8-1 | Worlding through Play


Worlding through Play
Alternate Reality Games, Large-Scale Learning, and The Source

Patrick Jagoda, Melissa Gilliam, Peter McDonald, and Christopher Russell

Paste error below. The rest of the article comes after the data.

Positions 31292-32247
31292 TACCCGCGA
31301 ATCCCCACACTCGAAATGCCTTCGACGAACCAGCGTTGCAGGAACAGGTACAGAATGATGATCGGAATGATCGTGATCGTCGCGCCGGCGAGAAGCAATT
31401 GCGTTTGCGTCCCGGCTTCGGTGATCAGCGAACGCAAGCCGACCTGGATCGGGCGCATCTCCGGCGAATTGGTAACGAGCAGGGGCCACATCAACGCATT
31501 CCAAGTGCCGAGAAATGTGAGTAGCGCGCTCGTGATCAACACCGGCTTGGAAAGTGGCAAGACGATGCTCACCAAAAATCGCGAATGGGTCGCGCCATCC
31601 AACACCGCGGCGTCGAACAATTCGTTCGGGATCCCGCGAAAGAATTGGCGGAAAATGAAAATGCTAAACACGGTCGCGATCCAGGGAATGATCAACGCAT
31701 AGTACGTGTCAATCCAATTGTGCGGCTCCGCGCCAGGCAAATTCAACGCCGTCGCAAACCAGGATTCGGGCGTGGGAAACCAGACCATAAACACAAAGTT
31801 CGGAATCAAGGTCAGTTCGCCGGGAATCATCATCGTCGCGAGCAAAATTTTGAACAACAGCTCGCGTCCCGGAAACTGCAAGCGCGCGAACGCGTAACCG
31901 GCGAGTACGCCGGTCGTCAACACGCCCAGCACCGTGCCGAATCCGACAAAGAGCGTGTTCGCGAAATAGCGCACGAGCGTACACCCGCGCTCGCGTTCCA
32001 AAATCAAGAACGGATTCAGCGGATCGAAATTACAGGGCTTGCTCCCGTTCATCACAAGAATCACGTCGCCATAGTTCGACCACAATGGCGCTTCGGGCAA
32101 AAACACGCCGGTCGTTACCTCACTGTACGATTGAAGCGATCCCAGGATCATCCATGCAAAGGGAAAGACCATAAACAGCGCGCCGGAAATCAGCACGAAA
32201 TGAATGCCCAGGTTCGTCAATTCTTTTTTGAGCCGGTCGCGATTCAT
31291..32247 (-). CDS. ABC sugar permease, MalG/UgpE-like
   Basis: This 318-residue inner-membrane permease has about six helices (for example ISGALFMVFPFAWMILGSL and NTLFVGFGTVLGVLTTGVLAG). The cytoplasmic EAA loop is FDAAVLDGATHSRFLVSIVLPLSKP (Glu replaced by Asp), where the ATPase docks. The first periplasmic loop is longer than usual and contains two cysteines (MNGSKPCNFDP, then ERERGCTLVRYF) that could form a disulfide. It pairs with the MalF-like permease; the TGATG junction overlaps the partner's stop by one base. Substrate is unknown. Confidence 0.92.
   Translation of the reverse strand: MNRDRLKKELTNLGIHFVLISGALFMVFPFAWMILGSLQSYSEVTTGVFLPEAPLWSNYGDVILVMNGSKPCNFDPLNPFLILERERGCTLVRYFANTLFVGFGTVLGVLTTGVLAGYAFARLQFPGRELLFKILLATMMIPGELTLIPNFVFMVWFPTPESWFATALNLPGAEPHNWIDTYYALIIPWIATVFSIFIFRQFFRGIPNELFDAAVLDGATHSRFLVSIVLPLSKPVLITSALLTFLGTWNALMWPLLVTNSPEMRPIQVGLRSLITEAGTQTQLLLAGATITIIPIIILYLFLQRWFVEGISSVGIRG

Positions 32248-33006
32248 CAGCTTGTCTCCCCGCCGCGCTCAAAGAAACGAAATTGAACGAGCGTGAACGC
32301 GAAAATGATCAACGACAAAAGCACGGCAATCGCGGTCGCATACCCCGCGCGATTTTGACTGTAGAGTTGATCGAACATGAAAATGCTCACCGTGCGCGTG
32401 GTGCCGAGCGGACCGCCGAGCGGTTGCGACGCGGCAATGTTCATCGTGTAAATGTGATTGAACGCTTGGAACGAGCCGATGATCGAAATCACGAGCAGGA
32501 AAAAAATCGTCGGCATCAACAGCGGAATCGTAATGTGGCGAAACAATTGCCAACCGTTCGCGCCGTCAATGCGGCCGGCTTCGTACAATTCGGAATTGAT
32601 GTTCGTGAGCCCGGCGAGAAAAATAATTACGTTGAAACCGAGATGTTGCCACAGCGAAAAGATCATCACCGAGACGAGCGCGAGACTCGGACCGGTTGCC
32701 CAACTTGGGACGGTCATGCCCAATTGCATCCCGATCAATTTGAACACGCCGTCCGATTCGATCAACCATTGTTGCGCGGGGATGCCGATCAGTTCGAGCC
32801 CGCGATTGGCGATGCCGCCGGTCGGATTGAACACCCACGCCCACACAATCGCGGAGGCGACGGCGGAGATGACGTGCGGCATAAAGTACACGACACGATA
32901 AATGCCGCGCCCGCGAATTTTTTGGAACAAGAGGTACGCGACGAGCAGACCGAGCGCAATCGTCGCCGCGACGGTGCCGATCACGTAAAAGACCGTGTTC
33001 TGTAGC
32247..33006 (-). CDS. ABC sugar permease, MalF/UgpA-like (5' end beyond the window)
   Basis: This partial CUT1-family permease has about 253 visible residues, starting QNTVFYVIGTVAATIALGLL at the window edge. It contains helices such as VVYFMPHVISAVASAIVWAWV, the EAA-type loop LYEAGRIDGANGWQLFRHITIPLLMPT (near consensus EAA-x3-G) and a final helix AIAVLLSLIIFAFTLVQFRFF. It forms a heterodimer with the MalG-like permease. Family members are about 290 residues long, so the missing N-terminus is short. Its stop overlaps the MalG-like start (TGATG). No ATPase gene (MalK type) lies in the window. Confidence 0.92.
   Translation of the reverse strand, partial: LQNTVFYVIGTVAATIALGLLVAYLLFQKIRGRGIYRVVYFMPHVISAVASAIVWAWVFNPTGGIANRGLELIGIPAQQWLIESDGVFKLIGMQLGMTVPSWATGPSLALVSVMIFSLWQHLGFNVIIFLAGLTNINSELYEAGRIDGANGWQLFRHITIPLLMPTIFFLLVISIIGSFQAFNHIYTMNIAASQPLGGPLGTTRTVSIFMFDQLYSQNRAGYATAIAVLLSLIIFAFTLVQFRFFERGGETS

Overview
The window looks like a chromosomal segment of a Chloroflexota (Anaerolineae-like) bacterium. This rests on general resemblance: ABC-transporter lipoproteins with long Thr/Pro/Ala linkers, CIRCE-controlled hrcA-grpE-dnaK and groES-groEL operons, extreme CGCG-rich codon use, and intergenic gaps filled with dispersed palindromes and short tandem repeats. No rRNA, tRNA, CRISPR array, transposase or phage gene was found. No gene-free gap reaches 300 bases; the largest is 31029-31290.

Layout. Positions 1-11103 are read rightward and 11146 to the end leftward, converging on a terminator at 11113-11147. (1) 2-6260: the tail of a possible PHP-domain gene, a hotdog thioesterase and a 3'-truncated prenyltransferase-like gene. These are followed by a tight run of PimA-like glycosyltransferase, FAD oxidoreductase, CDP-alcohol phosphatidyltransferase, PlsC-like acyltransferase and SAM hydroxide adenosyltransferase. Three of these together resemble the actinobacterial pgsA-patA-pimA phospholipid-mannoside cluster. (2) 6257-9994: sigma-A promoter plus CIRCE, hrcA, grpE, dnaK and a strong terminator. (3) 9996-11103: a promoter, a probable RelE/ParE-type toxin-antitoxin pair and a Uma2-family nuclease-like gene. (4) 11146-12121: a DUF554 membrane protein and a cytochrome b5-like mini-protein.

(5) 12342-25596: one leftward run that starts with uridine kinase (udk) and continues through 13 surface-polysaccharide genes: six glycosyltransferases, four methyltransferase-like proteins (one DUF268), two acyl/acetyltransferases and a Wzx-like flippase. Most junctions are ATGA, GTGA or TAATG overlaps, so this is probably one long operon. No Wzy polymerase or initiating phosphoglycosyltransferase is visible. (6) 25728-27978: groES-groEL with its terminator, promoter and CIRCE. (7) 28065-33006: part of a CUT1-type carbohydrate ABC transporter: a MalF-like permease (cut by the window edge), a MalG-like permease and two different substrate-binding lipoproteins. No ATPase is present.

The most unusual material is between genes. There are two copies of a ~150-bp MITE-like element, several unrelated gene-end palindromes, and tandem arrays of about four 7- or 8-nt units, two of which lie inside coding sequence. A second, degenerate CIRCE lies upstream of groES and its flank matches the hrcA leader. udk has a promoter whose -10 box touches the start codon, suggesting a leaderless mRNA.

Gamification—the use of game mechanics in conventionally nongame activities—has received attention in the field of education. Games, however, are not reducible to the common mechanisms of gamification that target extrinsic motivation, and may also include elements such as role playing, world making, and collective storytelling. Here, the authors discuss the potential learning benefits of largescale and situated alternate reality games (ARGs) that complicate conventional gamified systems. They also explore the scaling up of improvisational modes of play in these games from intimate groups to large collectives exceeding the size of typical classrooms. They use a case study of The Source (2013), an ARG they designed (with funding from the National Science Foundation) for urban youth of color from the South Side of Chicago in an out-of-school setting using play across several platforms. The Source aimed to promote the academic areas of STEM (science, technology, engineering, and mathematics), as well as twenty-first-century literacies and social justice. The authors argue that such ARGs facilitate learning by engaging semifictional and immersive play made flexible and extensible through game forms. They suggest that, although designers determine the challenges in an ARG, the players shape the experience and shared game world through collaborative actions. Key words: alternate reality games; gamification; scaling; teaching STEM (science, technology, engineering, and mathematics); twenty-first-century literacy; worlding through play